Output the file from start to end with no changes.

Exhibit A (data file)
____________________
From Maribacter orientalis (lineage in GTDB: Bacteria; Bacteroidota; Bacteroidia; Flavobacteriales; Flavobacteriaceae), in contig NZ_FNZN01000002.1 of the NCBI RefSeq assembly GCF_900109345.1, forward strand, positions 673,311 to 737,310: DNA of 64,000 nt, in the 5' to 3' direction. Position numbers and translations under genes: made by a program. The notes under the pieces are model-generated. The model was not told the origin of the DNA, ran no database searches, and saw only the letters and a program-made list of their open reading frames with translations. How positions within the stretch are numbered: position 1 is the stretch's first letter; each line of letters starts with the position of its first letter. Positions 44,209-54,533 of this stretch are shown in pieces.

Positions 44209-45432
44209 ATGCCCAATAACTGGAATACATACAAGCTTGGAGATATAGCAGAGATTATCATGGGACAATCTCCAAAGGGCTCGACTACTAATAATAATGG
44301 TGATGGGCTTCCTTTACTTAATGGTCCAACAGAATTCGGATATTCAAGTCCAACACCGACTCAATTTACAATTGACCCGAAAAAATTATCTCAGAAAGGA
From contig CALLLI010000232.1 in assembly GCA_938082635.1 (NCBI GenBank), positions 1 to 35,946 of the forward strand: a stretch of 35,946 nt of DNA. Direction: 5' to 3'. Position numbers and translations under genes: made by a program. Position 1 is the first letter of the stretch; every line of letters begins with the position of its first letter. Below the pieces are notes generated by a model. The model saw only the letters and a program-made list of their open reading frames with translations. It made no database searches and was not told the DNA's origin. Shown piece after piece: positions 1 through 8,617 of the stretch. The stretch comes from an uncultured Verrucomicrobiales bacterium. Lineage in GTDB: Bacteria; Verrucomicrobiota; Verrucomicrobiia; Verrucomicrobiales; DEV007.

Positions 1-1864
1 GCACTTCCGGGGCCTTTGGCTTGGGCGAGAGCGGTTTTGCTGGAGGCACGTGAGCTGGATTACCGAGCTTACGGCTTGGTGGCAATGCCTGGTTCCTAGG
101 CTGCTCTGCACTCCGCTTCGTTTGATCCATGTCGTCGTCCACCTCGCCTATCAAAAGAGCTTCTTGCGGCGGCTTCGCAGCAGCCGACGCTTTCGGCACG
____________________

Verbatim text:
From Maribacter orientalis (lineage in GTDB: Bacteria; Bacteroidota; Bacteroidia; Flavobacteriales; Flavobacteriaceae), in contig NZ_FNZN01000002.1 of the NCBI RefSeq assembly GCF_900109345.1, forward strand, positions 673,311 to 737,310: DNA of 64,000 nt, in the 5' to 3' direction. Position numbers and translations under genes: made by a program. The notes under the pieces are model-generated. The model was not told the origin of the DNA, ran no database searches, and saw only the letters and a program-made list of their open reading frames with translations. How positions within the stretch are numbered: position 1 is the stretch's first letter; each line of letters starts with the position of its first letter. Positions 44,209-54,533 of this stretch are shown in pieces.

Positions 44209-45432
44209 ATGCCCAATAACTGGAATACATACAAGCTTGGAGATATAGCAGAGATTATCATGGGACAATCTCCAAAGGGCTCGACTACTAATAATAATGG
44301 TGATGGGCTTCCTTTACTTAATGGTCCAACAGAATTCGGATATTCAAGTCCAACACCGACTCAATTTACAATTGACCCGAAAAAATTATCTCAGAAAGGA
From contig CALLLI010000232.1 in assembly GCA_938082635.1 (NCBI GenBank), positions 1 to 35,946 of the forward strand: a stretch of 35,946 nt of DNA. Direction: 5' to 3'. Position numbers and translations under genes: made by a program. Position 1 is the first letter of the stretch; every line of letters begins with the position of its first letter. Below the pieces are notes generated by a model. The model saw only the letters and a program-made list of their open reading frames with translations. It made no database searches and was not told the DNA's origin. Shown piece after piece: positions 1 through 8,617 of the stretch. The stretch comes from an uncultured Verrucomicrobiales bacterium. Lineage in GTDB: Bacteria; Verrucomicrobiota; Verrucomicrobiia; Verrucomicrobiales; DEV007.

Positions 1-1864
1 GCACTTCCGGGGCCTTTGGCTTGGGCGAGAGCGGTTTTGCTGGAGGCACGTGAGCTGGATTACCGAGCTTACGGCTTGGTGGCAATGCCTGGTTCCTAGG
101 CTGCTCTGCACTCCGCTTCGTTTGATCCATGTCGTCGTCCACCTCGCCTATCAAAAGAGCTTCTTGCGGCGGCTTCGCAGCAGCCGACGCTTTCGGCACG